Anonymous More than 1 year ago
thornton37814 on LibraryThing More than 1 year ago
Lord Fortescue hosts a party at his country house where Lady Emily Ashton, her fiance Colin Hargreaves, and other guests are invited. Lord Fortescue is murdered, and the authorities arrest Robert Brandon, husband of Lady Emily's friend Ivy. Lady Emily is convinced the authorities have arrested the wrong person, and it is up to her to solve the crime. Colin has been called away on the Crown's business to other parts of Europe. Lady Emily visits Vienna where she finds herself in danger. I'm not a huge fan of espionage, and this novel seems to rely heavily on that aspect for the plot. I enjoyed the mystery itself and the romance between Colin and Emily and even the interactions of both Colin and Emily with his former love. Lady Emily has "matured" as a detective in this particular installment and seems more focused than in previous novels in the series.
alana_leigh on LibraryThing More than 1 year ago
A Fatal Waltz would be the third in the "Lady Emily Ashton" series that Tasha Alexander writes. I read the first book because there was something on the cover about "if Jane Austen wrote mysteries" and my mom bought it for me as a joke. I read the second because a friend's father somehow wound up on the cover recommending it (not exactly his type of literature...). I read the third because, having just finished a dreadful book, I needed something that I knew would be fun. And that's exactly what it was, provided that you don't want you fun to come at the cost of thought or energy. Lady Ashton has succumbed to the suit of Colin Hargreaves (the best friend of her first husband, whose murder formed the focus of the first novel) and the pair are engaged, but somehow, they can't quite manage to make the wedding happen. First, Colin is called away for business (he's a spy dontcha know!) and then the most powerful man in England swears that he'll do all in his power to put an end to it, as he despises Lady Ashton. Well, when he winds up murdered, you'd think that might at least pave the way for the wedding (and provide the basic plot of the novel as Lady Ashton seeks to exonerate her friend's husband, who winds up as the prime suspect), but then the Queen decides that as a favor to Lady Ashton's mother, she will lend the location and her presence... next summer.I put the basic plot of the novel in parentheses there because I'm not fooling myself... I know why I'm reading these. I like the romance of it all, and the mystery comes second. And it's hard not to put the romance first in this one, because it's not just their cute banter as to when they can get married ("I'm free this afternoon."), but we see a bit of Colin's past as a former flame turns up. She may be married and she may be Austrian, but that only makes her more of a threat to poor Emily, who's worried that she might not measure up to such a glamorous creature... particularly when the woman tells Emily outright that when Colin proposed to *her*, she turned him down because she selflessly didn't want him to become sloppy in his work and risk his life. Despite the melodrama, I was pleased that Colin was given this past love who clearly meant something to him and he doesn't try to deny it. After all, the first novel had the intriguing premise of a young woman who didn't particularly know her husband well, but when he dies, in her search for answers, she finds that she was dearly loved... and she can't help but fall in love with him, too. It was poignant and here, we see Colin allowed to have something, too. I'm not sure I appreciated it when it was blatantly pointed out the phrase being something like "we're both people who've lived" or somesuch), but it leveled the playing field. And lest yee think that the drama ended there, oh no... we've got a case of hopeless love, multiple cases of familial revenge, and a baby on the way whose father might be execute. And the whole murder case thing. We also get to run around Vienna for a while, which is nice if you've been to Vienna so you have visuals for the copious amounts of historical touchstones and location references. Just like tourists now, they couldn't get out of Wien without sampling sachertorte. I only wish that these books didn't bother to make an appearance in hardcover, as the third novel just made its debut in paperback and the fourth is out, but I simply can't justify the purchase for fluffy fiction. So if historical romance mystery floats your boat and you enjoyed the first two, then certainly try the third. You won't be surprised by anything that happens, but you'll certainly feel satisfied.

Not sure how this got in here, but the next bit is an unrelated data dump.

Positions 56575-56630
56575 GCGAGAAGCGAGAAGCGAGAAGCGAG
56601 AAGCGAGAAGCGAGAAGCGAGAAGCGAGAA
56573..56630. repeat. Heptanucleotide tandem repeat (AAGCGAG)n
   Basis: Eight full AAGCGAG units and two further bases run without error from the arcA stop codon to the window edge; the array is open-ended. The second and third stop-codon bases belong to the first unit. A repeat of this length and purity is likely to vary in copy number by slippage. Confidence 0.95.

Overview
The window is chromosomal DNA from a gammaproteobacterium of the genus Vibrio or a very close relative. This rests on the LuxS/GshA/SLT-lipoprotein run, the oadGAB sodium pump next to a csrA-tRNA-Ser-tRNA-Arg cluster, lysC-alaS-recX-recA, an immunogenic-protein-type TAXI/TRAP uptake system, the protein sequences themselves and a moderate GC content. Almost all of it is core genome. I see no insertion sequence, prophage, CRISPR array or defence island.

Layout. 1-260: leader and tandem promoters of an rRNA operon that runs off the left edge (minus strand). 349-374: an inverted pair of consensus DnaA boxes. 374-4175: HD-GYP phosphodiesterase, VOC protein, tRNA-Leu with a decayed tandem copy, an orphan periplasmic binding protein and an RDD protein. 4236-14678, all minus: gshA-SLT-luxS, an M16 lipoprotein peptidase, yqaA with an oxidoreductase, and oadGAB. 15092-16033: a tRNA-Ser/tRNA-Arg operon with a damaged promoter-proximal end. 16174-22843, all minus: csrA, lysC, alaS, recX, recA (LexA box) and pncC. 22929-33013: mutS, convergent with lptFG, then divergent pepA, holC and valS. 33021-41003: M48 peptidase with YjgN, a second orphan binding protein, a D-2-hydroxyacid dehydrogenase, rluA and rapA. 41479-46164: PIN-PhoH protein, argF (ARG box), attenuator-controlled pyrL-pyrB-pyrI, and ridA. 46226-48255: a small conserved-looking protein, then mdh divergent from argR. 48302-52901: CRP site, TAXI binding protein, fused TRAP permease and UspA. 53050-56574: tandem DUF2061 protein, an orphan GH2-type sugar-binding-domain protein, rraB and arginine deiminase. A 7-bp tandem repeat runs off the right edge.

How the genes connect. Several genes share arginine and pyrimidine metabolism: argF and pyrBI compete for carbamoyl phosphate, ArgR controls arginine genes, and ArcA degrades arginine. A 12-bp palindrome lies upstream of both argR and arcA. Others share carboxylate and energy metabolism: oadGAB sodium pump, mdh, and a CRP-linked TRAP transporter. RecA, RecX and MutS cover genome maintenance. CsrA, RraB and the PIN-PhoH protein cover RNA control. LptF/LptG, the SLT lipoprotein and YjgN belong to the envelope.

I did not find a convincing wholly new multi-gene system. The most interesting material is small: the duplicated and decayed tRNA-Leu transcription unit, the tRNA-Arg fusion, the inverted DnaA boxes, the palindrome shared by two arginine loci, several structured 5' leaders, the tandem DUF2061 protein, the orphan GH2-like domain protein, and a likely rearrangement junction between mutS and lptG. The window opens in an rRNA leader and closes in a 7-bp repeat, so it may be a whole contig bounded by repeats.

cbl_tn on LibraryThing More than 1 year ago
Lady Emily Ashton and her fiance, Colin Hargreaves, are guests at a country house party hosted by Lord Fortescue. Lord Fortescue has made no secret of his dislike of Lady Emily, but she is still distressed when he is murdered while out hunting with the men of the party. She is even more distressed when Robert Brandon, husband of her dear friend Ivy, is arrested for the murder. Having no one else to turn to, Robert asks Emily to look into the facts surrounding Lord Fortescue's murder and to do everything within her power to prove his innocence. Her search for the truth takes her to Vienna, a city of intrigue. She has to embark on her quest without Colin, who was sent off on a confidential government mission soon after Lord Fortescue's death.This is my favorite of the three Lady Emily novels I've read so far. Unlike in A Poisoned Season, where several problems competed for Lady Emily's (and the reader's ) attention, this time Lady Emily had an overriding purpose for her investigation. Although other problems arose during her investigation, Emily managed to provide assistance to others in need without losing sight of her main goal. The author found the right balance between the main plot and the subplots in this novel.I did get the impression that some scenes may have been edited out of the book. I was puzzled by a reference to an appointment that the characters were aware of, but which hadn't been mentioned in the text. There was also a discussion of a threat to one of the characters made by a specific person, but even when I went back and re-read the passages involving the person who was said to have made the threat, I couldn't find it in the text. These omissions were probably all the more noticeable to me because the rest of the novel was so well done.